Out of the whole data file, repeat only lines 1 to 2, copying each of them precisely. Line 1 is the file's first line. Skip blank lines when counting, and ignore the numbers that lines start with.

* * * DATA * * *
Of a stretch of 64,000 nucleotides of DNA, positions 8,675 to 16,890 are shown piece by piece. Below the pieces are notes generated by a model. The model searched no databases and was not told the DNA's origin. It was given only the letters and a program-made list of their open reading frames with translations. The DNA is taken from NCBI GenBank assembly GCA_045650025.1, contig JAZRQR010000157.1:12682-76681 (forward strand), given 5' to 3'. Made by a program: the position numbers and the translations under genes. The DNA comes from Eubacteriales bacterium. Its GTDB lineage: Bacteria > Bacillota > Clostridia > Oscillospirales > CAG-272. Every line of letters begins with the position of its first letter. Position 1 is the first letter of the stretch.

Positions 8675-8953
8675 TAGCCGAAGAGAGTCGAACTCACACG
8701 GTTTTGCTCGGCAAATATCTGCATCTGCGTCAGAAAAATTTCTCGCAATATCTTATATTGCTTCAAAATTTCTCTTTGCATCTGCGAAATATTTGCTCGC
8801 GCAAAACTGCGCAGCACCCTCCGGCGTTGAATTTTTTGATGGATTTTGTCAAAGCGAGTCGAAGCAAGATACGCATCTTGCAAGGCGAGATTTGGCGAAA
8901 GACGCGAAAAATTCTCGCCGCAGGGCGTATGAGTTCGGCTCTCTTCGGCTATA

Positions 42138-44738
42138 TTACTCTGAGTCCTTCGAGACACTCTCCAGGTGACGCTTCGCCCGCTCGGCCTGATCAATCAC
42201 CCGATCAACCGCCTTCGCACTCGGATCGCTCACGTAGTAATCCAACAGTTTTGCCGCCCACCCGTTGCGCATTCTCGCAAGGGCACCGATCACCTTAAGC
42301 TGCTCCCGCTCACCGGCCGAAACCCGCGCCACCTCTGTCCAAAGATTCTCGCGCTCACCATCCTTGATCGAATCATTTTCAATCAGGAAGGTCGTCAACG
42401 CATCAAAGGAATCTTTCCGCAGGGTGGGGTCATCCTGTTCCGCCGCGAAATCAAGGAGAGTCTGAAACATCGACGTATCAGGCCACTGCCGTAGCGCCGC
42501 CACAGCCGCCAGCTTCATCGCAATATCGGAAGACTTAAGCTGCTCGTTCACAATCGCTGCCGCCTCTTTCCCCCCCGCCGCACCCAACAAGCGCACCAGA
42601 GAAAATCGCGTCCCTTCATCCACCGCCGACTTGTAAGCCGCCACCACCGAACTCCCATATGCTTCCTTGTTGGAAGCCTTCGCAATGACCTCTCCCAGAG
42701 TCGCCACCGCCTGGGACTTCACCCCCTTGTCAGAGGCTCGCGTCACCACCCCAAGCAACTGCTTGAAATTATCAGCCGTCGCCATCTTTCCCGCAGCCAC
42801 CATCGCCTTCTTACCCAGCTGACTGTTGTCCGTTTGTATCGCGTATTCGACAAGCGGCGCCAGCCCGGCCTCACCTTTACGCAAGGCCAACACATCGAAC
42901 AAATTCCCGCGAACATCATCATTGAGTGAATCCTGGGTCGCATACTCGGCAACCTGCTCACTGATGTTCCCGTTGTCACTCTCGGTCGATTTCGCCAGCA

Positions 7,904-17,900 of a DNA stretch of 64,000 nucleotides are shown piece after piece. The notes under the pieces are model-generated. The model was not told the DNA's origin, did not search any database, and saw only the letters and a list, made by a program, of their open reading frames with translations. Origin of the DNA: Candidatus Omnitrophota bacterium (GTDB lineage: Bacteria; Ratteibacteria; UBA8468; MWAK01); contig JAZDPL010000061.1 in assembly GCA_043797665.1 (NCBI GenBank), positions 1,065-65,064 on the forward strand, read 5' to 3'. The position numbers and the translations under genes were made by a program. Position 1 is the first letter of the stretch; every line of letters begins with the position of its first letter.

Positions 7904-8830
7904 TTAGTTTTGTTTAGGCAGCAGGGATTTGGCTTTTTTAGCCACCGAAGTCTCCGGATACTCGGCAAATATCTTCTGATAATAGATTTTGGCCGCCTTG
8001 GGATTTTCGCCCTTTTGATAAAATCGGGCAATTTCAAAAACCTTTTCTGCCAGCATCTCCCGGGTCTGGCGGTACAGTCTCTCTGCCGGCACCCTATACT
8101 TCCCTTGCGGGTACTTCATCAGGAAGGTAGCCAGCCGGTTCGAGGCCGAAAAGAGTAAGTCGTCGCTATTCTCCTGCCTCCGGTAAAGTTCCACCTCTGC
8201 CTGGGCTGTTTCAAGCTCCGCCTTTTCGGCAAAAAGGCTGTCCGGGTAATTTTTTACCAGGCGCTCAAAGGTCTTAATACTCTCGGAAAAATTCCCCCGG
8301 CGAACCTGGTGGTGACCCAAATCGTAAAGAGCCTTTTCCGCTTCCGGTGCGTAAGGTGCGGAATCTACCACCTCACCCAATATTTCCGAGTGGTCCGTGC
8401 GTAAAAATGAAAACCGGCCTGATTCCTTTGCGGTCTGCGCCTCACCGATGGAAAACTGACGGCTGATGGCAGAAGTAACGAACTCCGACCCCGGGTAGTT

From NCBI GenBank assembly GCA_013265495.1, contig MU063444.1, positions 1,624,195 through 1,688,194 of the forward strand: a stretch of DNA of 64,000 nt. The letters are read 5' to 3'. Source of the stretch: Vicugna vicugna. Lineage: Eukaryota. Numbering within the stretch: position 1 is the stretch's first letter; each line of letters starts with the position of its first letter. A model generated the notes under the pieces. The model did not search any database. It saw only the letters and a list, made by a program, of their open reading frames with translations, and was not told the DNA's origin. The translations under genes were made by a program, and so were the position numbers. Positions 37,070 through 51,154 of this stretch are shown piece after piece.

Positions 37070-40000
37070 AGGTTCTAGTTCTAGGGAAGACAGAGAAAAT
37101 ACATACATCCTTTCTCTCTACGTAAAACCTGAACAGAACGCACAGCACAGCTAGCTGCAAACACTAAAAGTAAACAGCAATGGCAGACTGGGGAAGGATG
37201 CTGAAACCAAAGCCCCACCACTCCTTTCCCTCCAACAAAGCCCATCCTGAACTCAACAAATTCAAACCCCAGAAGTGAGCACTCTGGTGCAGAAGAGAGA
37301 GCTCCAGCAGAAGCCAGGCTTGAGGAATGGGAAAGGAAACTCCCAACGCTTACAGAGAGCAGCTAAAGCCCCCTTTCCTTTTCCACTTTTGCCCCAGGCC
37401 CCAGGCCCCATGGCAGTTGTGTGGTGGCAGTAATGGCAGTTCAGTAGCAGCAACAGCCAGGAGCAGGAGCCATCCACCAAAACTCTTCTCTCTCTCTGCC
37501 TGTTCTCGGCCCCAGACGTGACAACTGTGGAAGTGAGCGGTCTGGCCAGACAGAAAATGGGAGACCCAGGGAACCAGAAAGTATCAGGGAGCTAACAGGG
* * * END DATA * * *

Of a stretch of 64,000 nucleotides of DNA, positions 8,675 to 16,890 are shown piece by piece. Below the pieces are notes generated by a model. The model searched no databases and was not told the DNA's origin. It was given only the letters and a program-made list of their open reading frames with translations. The DNA is taken from NCBI GenBank assembly GCA_045650025.1, contig JAZRQR010000157.1:12682-76681 (forward strand), given 5' to 3'. Made by a program: the position numbers and the translations under genes. The DNA comes from Eubacteriales bacterium. Its GTDB lineage: Bacteria > Bacillota > Clostridia > Oscillospirales > CAG-272. Every line of letters begins with the position of its first letter. Position 1 is the first letter of the stretch.

Positions 8675-8953